The young Spanish entrepreneur Natalia Domínguez and Annie Gentils, the owner of an art gallery in Anterwerp (Belgium), tell us their experiences after working together during three months thanks to an exchange of the Erasmus for Young Entrepreneur (EYE) programme
Being more realistic is the main thing that Natalia, a 26 years old artist from Spain, has learned from Annie, an experimented entrepreneur who owes her own art gallery in Antwerp (Belgium). By working together in Annie’s gallery during three months, they have learned a lot from each other. Although Natalia had been assisting a gallery in Valencia during last year, her commitment in Belgium was bigger and she acquired more knowledge and experience.
She decided to go to Antwerp because she visited a friend who was working in the art field there and afterwards she started to think to go through a similar experience. “When I came here for the first time I realized this city was big enough but small enough at the same time to handle it without problems”, she says. In fact, it’s easier to get contacts in the art field than in a bigger city. After all, this is a very important culture hub in Belgium. Although she doesn’t speak Dutch -the local language- she didn’t have any problem to communicate in English.
Thanks to the Annie’s background, which began in the 80s, Natalia has learned how to mount an exhibition from the very beginning. Thus, she managed to get in touch with the contacts they needed, dealing with other entities and foundations, organizing all the details for the exhibition… In short, she got on-the-job experience in the art gallery. “It’s stressful because you must have everything planned in order to succeed”, she stated.
This exchange has also helped her to be more realistic. She is now aware she cannot run a gallery immediately, as she would need a partner. Therefore, in the following six months she would like to have a new experience in another art gallery to grow up as a professional: “Going out from my country is teaching me a lot both personally and professionally”.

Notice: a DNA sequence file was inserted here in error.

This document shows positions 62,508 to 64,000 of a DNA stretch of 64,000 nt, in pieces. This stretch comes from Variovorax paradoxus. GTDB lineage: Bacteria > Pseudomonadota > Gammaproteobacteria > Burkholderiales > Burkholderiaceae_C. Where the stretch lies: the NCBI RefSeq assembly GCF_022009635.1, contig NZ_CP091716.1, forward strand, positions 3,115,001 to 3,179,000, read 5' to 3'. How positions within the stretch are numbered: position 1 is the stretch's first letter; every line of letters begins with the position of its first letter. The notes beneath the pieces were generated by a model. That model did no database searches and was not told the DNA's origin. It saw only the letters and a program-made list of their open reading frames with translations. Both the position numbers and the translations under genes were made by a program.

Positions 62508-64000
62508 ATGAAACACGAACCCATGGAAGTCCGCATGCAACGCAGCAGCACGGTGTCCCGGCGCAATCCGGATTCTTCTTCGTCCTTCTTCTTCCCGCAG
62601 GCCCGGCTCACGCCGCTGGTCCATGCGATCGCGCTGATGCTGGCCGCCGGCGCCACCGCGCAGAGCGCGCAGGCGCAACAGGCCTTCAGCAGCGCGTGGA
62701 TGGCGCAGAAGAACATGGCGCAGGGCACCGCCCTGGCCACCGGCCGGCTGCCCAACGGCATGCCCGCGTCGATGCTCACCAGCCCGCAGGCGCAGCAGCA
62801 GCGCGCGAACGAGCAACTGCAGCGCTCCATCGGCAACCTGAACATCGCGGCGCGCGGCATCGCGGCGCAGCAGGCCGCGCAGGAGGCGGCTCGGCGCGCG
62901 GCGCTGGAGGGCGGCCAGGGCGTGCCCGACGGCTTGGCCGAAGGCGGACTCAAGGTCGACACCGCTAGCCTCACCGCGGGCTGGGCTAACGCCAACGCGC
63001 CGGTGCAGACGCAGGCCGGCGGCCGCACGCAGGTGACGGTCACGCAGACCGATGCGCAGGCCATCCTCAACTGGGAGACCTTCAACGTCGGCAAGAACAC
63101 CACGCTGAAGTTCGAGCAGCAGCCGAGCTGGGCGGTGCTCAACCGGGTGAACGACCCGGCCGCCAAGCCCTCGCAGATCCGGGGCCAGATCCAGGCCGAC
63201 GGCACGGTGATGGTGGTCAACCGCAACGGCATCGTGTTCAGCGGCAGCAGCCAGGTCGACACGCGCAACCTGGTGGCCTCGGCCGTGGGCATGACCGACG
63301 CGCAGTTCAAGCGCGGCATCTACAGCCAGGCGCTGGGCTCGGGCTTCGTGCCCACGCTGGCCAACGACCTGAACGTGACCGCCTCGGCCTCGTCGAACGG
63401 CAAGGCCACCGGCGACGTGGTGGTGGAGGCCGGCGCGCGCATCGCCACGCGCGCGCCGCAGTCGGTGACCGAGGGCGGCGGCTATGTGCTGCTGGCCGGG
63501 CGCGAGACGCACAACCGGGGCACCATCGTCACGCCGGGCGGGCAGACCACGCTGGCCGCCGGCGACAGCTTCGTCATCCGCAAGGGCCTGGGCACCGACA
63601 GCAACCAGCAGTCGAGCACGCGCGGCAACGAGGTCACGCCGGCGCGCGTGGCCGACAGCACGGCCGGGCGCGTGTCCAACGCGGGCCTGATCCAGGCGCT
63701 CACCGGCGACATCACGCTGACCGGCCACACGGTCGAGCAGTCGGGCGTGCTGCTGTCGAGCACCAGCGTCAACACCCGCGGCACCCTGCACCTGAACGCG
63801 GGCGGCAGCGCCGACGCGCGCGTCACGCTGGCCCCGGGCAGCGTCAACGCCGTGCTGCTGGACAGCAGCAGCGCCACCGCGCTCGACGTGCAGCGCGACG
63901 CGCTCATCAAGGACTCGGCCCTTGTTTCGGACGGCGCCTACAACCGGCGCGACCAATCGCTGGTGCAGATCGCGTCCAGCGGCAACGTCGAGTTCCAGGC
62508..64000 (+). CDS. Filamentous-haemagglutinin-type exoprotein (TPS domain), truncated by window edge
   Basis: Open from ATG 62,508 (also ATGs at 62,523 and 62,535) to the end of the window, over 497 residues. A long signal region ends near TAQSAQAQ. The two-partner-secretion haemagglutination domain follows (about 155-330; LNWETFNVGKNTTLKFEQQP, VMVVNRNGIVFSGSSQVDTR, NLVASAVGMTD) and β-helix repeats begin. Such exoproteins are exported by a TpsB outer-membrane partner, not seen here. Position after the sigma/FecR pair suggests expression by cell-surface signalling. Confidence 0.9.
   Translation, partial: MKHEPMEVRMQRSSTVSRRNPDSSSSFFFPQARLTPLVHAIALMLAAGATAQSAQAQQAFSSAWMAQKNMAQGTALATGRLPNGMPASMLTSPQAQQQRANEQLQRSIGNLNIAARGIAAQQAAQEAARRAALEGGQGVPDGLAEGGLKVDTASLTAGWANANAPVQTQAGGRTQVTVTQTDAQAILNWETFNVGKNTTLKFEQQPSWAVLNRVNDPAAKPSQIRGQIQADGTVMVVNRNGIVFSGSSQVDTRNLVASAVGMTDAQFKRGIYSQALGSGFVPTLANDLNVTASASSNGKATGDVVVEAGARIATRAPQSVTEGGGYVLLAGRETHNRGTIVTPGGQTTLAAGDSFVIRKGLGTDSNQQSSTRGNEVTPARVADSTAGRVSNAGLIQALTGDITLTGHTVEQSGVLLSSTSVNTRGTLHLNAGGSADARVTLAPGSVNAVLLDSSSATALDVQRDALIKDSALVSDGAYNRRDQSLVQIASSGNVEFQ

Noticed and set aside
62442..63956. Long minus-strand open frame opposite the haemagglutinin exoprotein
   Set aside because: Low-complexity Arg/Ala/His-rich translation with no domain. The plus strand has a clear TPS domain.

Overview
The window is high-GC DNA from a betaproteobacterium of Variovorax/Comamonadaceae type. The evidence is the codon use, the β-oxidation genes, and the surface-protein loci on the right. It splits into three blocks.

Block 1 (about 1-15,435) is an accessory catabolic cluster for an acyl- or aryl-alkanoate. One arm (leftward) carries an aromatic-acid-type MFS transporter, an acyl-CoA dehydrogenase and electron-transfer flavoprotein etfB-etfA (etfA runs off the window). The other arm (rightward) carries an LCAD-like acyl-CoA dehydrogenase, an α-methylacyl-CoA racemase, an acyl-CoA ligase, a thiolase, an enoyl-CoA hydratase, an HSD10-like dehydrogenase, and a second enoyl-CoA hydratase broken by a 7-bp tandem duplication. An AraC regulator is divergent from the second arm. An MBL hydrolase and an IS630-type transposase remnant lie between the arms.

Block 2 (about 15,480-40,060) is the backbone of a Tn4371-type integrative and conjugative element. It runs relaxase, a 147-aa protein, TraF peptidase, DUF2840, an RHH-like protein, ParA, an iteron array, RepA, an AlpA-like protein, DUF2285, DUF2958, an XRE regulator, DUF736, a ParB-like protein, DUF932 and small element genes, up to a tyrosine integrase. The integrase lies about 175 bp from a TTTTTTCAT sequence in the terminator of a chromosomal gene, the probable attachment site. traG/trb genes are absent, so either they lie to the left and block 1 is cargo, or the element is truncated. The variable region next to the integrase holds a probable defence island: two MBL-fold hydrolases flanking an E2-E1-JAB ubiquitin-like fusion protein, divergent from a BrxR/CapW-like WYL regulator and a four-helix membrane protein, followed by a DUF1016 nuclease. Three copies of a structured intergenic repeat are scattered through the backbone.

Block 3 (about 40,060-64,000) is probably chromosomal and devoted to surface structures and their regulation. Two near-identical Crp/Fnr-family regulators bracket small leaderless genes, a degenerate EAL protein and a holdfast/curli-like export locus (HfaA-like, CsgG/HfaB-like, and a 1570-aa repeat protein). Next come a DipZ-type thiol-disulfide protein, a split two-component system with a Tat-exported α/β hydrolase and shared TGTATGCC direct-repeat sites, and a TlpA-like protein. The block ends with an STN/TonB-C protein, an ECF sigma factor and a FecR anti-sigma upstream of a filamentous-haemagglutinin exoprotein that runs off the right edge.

As part of her day to day, Natalia helped Annie on specific matters, like editing flyers and catalogues: “I’m not very good in designing and I still have to learn. In this sense, Natalia has been very useful for the gallery. “For instance, I went to an art fair in October and she made beautiful catalogues to promote the gallery there”, Annie recognizes. In the same way, the Spanish artist also improved the mailing of Annie’s work, which was helpful for the two exhibitions which took place during Natalia’s stay.
They both share that working together has been a positive experience, getting to do many different things. In the words of Annie, “managing an art gallery is very dynamic. One day you have to build up an exhibition and the other you have to get in touch with the artists, which is not always easy”.
Although she admits that she would have loved to stay longer, taking part in this exchange was important to Natalia as she is now more aware of the pros and cons of starting or expanding a project: “Through the experience of another person you can learn how you can improve it and question yourself if the idea you already had is feasible”.
This same thought is shared by the owner of the gallery, who highlights that she also went through a similar experience in the early 80s: “It was not easy to be an entrepreneur thirty years ago”. For Annie, it has been a pleasure to work with people who are so engaged building their projects: “I’m really enthusiastic about this program and I am open to host other new entrepreneurs in the future”.